The Regulations can apply to organisations that are not public authorities. There is no exemption (‘exception’ in the Regulations) for cost, fewer exceptions, which are more narrowly expressed and all of which require a public interest test. The exception for commercial confidentiality must also pass a stronger harm test.
Exemptions and request handling
As for all Freedom of Information requests, if you receive a request which you believe may be sensitive in terms of safety, security, or commercial confidentiality, you should refer it immediately – with the requested information - to your Freedom of Information Coordinator. If you are unsure who this is, send the request directly to UCL's FOI Officer, Jon Tomkinson.
You should outline the reasons why you believe the information should not be provided, and describe the likely impact of disclosure.
Consultation will take place along the following lines:
- If it is thought likely that disclosure would harm anyone’s personal safety, the FOI Officer will consult the Security Manager before taking a decision on disclosure. The Security Manager may in turn consult relevant external agencies.
- If it is thought likely that disclosure would harm the commercial interests of UCL or any other organisation or person, the FOI Officer will consult the Director of Finance (or if a UCL subsidiary is concerned the CEO of the subsidiary).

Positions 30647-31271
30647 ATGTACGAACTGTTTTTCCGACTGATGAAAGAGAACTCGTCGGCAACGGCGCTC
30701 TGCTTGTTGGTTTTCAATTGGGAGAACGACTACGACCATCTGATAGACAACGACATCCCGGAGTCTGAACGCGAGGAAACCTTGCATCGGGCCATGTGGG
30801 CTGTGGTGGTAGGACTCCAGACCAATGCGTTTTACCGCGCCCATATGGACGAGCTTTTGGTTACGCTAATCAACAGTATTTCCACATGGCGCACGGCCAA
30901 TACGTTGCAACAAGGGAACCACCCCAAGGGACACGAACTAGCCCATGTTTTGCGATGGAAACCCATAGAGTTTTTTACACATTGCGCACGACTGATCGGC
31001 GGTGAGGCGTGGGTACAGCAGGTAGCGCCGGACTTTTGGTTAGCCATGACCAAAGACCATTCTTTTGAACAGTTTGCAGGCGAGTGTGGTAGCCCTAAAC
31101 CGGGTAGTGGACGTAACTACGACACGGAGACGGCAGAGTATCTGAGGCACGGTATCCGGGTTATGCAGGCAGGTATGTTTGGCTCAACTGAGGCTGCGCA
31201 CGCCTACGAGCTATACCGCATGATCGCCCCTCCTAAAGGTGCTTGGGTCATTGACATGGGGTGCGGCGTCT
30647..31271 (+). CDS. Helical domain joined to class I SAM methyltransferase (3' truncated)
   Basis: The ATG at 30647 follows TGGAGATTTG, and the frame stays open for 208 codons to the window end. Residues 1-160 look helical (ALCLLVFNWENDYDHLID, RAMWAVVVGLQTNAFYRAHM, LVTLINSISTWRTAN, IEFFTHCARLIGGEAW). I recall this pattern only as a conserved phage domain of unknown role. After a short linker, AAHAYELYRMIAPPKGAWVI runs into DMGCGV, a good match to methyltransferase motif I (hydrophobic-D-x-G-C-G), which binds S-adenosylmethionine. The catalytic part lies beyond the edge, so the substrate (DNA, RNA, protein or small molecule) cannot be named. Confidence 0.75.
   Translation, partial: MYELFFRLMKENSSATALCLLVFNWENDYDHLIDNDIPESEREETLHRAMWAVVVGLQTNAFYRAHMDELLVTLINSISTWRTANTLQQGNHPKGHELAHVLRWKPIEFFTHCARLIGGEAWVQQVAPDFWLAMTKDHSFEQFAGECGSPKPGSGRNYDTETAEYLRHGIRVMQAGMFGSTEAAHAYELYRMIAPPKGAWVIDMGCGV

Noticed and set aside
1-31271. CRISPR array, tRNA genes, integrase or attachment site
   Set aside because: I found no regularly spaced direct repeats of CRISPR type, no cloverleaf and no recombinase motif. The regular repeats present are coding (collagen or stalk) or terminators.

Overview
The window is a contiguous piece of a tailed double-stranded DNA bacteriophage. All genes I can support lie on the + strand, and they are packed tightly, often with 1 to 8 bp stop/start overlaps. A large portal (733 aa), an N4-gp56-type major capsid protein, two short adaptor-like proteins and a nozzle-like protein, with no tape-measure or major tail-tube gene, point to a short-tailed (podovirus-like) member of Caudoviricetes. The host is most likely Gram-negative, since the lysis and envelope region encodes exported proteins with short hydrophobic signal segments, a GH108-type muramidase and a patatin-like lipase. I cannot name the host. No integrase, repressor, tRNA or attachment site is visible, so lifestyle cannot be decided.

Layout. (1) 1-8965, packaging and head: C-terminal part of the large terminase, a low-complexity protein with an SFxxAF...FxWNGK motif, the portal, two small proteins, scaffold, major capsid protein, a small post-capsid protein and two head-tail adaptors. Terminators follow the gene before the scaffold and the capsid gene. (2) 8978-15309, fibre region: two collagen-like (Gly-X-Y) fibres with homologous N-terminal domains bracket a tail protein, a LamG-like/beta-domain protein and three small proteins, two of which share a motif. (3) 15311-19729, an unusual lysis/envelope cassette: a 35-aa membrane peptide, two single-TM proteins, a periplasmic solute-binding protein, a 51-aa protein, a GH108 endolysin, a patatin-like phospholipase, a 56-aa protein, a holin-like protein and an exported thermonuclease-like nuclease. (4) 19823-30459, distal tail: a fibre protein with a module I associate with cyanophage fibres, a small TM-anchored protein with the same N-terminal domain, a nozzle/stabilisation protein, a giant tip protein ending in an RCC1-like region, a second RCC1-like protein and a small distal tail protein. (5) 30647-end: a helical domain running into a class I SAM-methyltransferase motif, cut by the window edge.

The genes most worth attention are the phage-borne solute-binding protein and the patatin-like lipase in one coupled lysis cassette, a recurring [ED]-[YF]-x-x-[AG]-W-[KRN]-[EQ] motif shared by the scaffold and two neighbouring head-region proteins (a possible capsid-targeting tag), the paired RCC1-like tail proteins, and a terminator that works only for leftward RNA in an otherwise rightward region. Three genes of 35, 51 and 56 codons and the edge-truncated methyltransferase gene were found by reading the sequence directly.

- If it is thought likely that disclosure would constitute an actionable breach of confidence, the FOI Officer will consult the Department or Institute responsible for the relevant contracts or agreements.
- If no agreement on disclosure is reached between the FOI Officer and the holder of the information, or the Security Manager or Director of Finance, the FOI Officer will consult the Vice Provost (Operations). The arguments in favour of and against disclosure will be presented, including any public interest arguments. Legal advice will be sought if necessary.
- Contractors and other third parties will always be consulted before a decision on disclosure is taken.
Further information may be needed to determine whether is exempt, and you will be kept informed about the progress of the request.
Third parties and partners
It is vital to ensure that third parties are aware that UCL cannot contract out of its FOI obligations. Officers and staff should avoid making commitments in confidentiality clauses and agreements that interfere with UCL’s absolute discretion to take decisions on requests. The FOI Officer can help in drawing up suitable language. In addition, consideration should not be given to storing information with private sector partners to avoid the provisions of information legislation: the Act applies to information held both by and on behalf of public authorities. Instead, adequate consultation and a robust application of the exemptions will protect the information that UCL considers exempt.
The decision on disclosure will be taken by UCL, taking into account the views and concerns of contractors and other third parties: third parties may express their views, which may be significant in helping UCL reach a decision, but they cannot place conditions on the process or prevent disclosure.
Page last modified on 11 jun 14 14:14